Online lending platforms such as Invest & Fund are part of the broad adoption of non-bank financing among a growing number of both institutional and retail lenders and those seeking capital.
Looking back a decade to the state of financial markets in the nadir of the Global Financial Crisis an optimist might have hoped for a quick recession at best while a cynic might have expected an end of the whole market based financial system.
Such views, whilst understandable missed what was right around the corner: the rise of financial technology - or fintech - and alternative finance.
The rise of this disruption to traditional finance has brought new options for investors and those seeking capital amid the ‘platformification’ of markets and the rise of new business models. It has also challenged banks to their core and increasingly presents a larger threat. It was in fact several years old in 2008 but nobody predicted that it would go on to revolutionise and transform the banking landscape so rapidly.
For those unfamiliar with ‘alternative finance’ it is simply the provision of traditional funding (normally from banks) such as lending and equity raising but from non-traditional players. In the jargon banks are ‘disintermediated’ and the pace at which it has happened since 2008 has been significant, driving down the cost of capital.
So how does it work? A great example is how Invest & Fund connects two groups of people together by facilitating property development finance and bridging loans while providing returns for lenders.
On one side of the coin are experienced property developers looking to borrow capital to fund their projects. While on the other side are lenders seeking to lend money at a rate of interest that cash cannot currently deliver but offering a lower level of volatility than equities have experienced since the 2008 financial crisis.
But there are potential downsides which must be considered very carefully. The most important point to understand is that a lender’s capital is at risk, and you could potentially lose all of your original investment. Alternative finance providers try to mitigate this risk by providing security against the property or land, but that should not be mistaken as a guarantee that your money will be returned in the event of a default.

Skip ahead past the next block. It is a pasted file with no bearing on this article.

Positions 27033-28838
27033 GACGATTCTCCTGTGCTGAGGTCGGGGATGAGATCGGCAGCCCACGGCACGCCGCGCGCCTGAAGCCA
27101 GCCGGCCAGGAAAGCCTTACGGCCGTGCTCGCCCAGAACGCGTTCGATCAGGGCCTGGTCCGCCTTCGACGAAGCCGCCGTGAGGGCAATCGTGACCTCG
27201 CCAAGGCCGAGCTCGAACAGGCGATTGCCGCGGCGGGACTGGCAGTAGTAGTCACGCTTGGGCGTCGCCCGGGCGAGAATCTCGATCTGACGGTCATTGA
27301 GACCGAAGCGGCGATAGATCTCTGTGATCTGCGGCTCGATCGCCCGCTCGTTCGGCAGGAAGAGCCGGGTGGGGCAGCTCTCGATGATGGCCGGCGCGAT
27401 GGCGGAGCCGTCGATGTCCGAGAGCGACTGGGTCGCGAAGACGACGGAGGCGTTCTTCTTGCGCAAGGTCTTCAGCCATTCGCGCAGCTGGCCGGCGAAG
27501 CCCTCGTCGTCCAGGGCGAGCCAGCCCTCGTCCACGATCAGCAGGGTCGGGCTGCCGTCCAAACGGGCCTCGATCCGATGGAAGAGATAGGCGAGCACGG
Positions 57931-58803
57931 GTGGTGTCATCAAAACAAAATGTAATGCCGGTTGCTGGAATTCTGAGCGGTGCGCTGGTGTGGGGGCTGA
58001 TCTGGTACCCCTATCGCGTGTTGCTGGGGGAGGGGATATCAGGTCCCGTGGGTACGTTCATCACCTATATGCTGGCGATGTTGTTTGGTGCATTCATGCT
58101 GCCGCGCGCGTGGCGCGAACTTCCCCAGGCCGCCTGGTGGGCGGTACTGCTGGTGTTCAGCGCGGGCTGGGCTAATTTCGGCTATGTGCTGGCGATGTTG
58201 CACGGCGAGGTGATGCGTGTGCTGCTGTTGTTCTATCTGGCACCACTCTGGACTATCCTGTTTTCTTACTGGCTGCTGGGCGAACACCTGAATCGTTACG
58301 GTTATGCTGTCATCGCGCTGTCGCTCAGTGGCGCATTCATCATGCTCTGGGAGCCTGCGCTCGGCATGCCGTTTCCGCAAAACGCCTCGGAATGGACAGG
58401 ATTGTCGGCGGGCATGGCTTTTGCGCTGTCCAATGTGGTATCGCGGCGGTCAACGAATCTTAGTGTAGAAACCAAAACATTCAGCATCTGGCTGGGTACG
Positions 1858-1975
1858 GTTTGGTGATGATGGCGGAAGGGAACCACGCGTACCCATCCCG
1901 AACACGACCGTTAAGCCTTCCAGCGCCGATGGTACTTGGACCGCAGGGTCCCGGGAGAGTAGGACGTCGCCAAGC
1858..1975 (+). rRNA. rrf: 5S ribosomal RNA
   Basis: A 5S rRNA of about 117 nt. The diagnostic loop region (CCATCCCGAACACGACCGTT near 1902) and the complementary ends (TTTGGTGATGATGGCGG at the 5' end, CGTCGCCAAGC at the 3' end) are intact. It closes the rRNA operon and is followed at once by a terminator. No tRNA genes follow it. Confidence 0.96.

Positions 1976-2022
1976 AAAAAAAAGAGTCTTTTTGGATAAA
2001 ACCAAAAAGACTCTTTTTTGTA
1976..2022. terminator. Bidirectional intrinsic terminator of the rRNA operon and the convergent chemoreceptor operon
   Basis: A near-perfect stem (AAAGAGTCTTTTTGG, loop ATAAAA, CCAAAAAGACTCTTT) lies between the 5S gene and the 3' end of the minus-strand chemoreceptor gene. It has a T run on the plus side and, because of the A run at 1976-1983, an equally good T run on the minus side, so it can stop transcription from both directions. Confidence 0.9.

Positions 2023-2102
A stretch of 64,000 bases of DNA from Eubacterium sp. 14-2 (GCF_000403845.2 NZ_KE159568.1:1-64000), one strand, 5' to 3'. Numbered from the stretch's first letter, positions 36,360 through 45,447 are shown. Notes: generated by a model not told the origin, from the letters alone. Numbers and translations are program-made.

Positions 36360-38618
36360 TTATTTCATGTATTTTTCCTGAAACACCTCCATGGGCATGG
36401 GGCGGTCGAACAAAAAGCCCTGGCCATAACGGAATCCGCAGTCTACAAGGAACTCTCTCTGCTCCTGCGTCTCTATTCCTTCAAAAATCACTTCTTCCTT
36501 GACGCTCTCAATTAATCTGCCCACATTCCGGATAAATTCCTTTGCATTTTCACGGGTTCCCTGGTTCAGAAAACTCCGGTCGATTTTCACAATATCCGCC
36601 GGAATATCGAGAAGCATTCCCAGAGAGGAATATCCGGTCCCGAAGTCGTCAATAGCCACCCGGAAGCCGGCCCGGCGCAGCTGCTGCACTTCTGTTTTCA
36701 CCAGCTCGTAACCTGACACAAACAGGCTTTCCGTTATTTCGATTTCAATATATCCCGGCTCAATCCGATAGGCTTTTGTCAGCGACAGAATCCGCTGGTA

Banks have quickly retreated from lending markets especially for smaller loans mainly owing to new regulatory requirements. Advances in technology and data also allowed these markets, previously monopolised by big banks to open up to platform-based players such as Invest & Fund.
Today, ten years on from the fall of Lehman Brothers investment bank, alternative finance platforms are booming. Low rates and the technology enabled lending ecosystem is facilitating the growth in non-bank lending and investing.
While much of the growth was enabled by the economic conditions of the post-financial crisis era, it is important to remember this period also coincided with the growth in the smartphone and a general rise internet connectivity. An important but overlooked link in the growth of disruptive finance.
So how big is ‘alternative finance’ and is it still alternative? In the UK lending volumes for peer-to-peer platforms hit well over £5bn in 2017 with 2018 expected to represent significant increases on this. During the depths of the financial crisis in 2008, volumes stood at just £300m. The broader alternative finance market is far larger still.
The financing of specialist and niches areas of lending such as the property market, for example, are quickly becoming open to all. The UK has the most sophisticated and well-developed alternative finance sector in the world and the growth of peer-to-peer lending is having an undisputedly positive effect on the UK economy. That won’t go away in a hurry.
Lenders’ capital is at risk. Remember, payments are not guaranteed if the Borrower defaults. Invest & Fund is not covered by the Financial Services Compensation Scheme (FSCS).
For important disclosures please visit www.investandfund.com/disclaimer.aspx
Author Daniel Lanyon. Altfi Editor.